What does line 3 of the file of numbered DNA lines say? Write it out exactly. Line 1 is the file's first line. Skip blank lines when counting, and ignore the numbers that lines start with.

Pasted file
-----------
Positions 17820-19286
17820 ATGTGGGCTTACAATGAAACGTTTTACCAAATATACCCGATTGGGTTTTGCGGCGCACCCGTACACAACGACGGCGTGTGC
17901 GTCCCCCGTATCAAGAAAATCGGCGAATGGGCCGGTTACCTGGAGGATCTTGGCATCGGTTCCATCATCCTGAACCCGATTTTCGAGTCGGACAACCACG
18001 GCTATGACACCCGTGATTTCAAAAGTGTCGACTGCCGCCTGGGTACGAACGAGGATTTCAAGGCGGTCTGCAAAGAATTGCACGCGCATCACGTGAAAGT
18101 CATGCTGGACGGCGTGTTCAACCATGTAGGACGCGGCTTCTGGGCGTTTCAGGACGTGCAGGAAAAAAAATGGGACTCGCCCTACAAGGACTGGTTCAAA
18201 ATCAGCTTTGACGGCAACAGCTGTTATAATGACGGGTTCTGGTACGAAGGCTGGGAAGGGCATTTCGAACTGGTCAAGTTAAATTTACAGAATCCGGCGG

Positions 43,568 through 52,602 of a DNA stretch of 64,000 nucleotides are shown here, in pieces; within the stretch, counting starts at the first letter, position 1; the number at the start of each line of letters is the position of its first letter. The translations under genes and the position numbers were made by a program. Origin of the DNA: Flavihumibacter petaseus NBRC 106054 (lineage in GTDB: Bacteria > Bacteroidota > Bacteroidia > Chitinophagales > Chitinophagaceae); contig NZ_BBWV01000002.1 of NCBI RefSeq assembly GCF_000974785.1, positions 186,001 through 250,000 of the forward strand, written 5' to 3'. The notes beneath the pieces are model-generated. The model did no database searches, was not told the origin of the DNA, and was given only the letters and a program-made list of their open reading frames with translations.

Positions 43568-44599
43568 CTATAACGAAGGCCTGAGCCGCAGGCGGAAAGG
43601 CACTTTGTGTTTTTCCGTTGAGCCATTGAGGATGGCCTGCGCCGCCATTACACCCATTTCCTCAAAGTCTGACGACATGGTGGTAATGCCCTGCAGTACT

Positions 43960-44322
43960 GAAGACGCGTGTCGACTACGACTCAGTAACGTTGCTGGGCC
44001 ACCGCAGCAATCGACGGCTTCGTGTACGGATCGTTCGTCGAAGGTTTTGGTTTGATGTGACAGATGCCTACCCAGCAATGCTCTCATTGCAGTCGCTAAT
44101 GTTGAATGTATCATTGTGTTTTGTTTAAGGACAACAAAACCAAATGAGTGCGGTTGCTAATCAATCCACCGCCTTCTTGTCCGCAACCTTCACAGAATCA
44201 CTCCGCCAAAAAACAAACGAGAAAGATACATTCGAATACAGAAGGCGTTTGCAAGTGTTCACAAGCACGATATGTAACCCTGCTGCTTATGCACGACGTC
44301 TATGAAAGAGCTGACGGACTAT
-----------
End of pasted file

17901 GTCCCCCGTATCAAGAAAATCGGCGAATGGGCCGGTTACCTGGAGGATCTTGGCATCGGTTCCATCATCCTGAACCCGATTTTCGAGTCGGACAACCACG